Did you install an English version of Windows on your computer, only to change the default display language to another language afterwards? Like maybe Spanish, or French, or any other language you prefer using? If you did that, you probably found out the hard way that, although the display language is the one you want, the language your computer uses on the sign-in/lock screen is still the one that your Windows version used by default. Read this tutorial if you want to find out how to make Windows 10, Windows 8.1 and Windows 7 use the the same display language everywhere, both on the desktop and on the lock screen or the sign-in screen:
NOTE: In order to make the necessary changes, you need to open the Region window. We will start by showing how to open this window in Windows 10, followed by Windows 8.1 and then Windows 7, in this specific order.
How to open the Region settings in Windows 10
In order to change the language used by your Windows 10 PC or device on the sign-in/lock screen, you’ll have to open a panel called Region. The fastest way to do that is to use Cortana’s search box from the taskbar. Enter the word region in it and then click or tap on the Region (Control Panel) search result.
Another way to open the Region settings is to open the Control Panel, go to Clock, Language, and Region and then click or tap on Region.
Regardless of the way you choose to get to the Region settings, this is what you should see:
How to open the Region settings in Windows 8.1
To be able to change the sign-in/lock screen language in Windows 8.1, you’ll first have to open a settings window called Region. To do that, switch to the Start screen, and then start typing the word region. Once the search results start to appear, click or tap on Region.
If you prefer the old ways, you can reach the same Region settings by going through the Control Panel. Open the Control Panel and then go to Clock, Language, and Region and then click or tap on Region.
This is what the Region settings look like in Windows 8.1:
How to open the Region settings in Windows 7
The display language used on your sign-in screen in Windows 7 is set from a settings window called Region. To get to it, open the Start Menu and write the word region in its search field. Then click on the “Region and Language” search result.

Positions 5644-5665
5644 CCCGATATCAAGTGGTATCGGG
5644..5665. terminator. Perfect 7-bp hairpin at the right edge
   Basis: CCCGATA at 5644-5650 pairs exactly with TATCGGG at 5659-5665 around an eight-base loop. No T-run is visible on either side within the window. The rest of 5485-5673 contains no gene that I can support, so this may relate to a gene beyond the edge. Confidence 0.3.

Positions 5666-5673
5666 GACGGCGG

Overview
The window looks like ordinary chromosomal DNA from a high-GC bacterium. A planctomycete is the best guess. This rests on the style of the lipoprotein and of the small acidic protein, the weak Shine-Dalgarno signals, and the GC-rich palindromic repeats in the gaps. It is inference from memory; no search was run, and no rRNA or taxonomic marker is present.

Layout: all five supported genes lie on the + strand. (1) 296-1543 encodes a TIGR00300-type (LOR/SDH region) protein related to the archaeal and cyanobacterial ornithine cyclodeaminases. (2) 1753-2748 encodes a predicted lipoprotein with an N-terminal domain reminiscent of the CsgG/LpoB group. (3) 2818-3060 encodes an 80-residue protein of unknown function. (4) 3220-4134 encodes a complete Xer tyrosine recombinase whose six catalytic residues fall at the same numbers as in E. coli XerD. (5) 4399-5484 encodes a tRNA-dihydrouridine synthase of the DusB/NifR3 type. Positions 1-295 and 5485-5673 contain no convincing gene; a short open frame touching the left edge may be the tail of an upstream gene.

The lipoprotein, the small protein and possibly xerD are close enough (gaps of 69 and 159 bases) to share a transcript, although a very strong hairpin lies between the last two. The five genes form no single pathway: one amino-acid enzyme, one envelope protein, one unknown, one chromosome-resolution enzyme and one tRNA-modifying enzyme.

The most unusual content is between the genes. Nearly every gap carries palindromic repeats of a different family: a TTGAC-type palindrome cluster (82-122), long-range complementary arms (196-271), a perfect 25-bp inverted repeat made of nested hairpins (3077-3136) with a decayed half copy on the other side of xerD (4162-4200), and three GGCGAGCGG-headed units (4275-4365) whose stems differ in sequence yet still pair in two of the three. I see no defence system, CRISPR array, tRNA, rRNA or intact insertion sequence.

You can also go the long way and open the Control Panel and then go to “Clock, Language, and Region” and then to Region.
Here’s a sample of how the Region and Language window looks in Windows 7:
NOTE: From now on, the settings look and act the same in Windows 10, Windows 8.1 and Windows 7. That’s why, in order to keep things simple, we’ll use screenshots taken only in Windows 10.
How to change the default language used on the Windows sign-in/lock screen
Select the Administrative tab by clicking or tapping on its name at the top of the Region window.
The first section of settings is called “Welcome screen and new user accounts” and it tells you that you can use it to “View and copy your international settings to the welcome screen, system account and new user accounts”. Although it’s not very exact, the “welcome screen” is just another name for the sign-in screen, or the lock screen, which is exactly what we’re looking for.
Then, you get a button named “Copy settings”. Click or tap on it.
A dialog box called “Welcome screen and new user accounts settings” opens. In it, you can see the display language used by your user account, as well as the display language your Windows PC uses for the “Welcome screen”.
To match the sign-in/lock screen language with that used for your user account, check the option that says “Copy your current settings to: Welcome screen and system accounts”. You will find it at the bottom of the window.
After you click or tap on the OK button, Windows asks you to reboot your computer or device, so that it can save your new preferences. Do that and, when you’ll get to the sign-in screen, you’ll see that it now uses the same language as the one used by Windows on your desktop.
Matching the display language you use on your desktop to the one showed by Windows on the sign-in/lock screen might not seem like much, but it’s something that helps you customize your PC so that you use the same display language everywhere. And, at least for some of us, it’s pretty important to see our mother tongue being used everywhere on our Windows computers. We hope that you found this guide useful. If you have any questions or issues, ask using the comments form below.